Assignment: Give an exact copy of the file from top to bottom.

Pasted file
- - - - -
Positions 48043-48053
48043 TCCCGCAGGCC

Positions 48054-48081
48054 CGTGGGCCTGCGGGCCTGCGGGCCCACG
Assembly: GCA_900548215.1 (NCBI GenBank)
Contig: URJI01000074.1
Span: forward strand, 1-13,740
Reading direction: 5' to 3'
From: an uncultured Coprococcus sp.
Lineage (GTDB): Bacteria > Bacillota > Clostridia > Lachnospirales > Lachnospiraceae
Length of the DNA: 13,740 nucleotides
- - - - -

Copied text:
Positions 48043-48053
48043 TCCCGCAGGCC

Positions 48054-48081
48054 CGTGGGCCTGCGGGCCTGCGGGCCCACG
Assembly: GCA_900548215.1 (NCBI GenBank)
Contig: URJI01000074.1
Span: forward strand, 1-13,740
Reading direction: 5' to 3'
From: an uncultured Coprococcus sp.
Lineage (GTDB): Bacteria > Bacillota > Clostridia > Lachnospirales > Lachnospiraceae
Length of the DNA: 13,740 nucleotides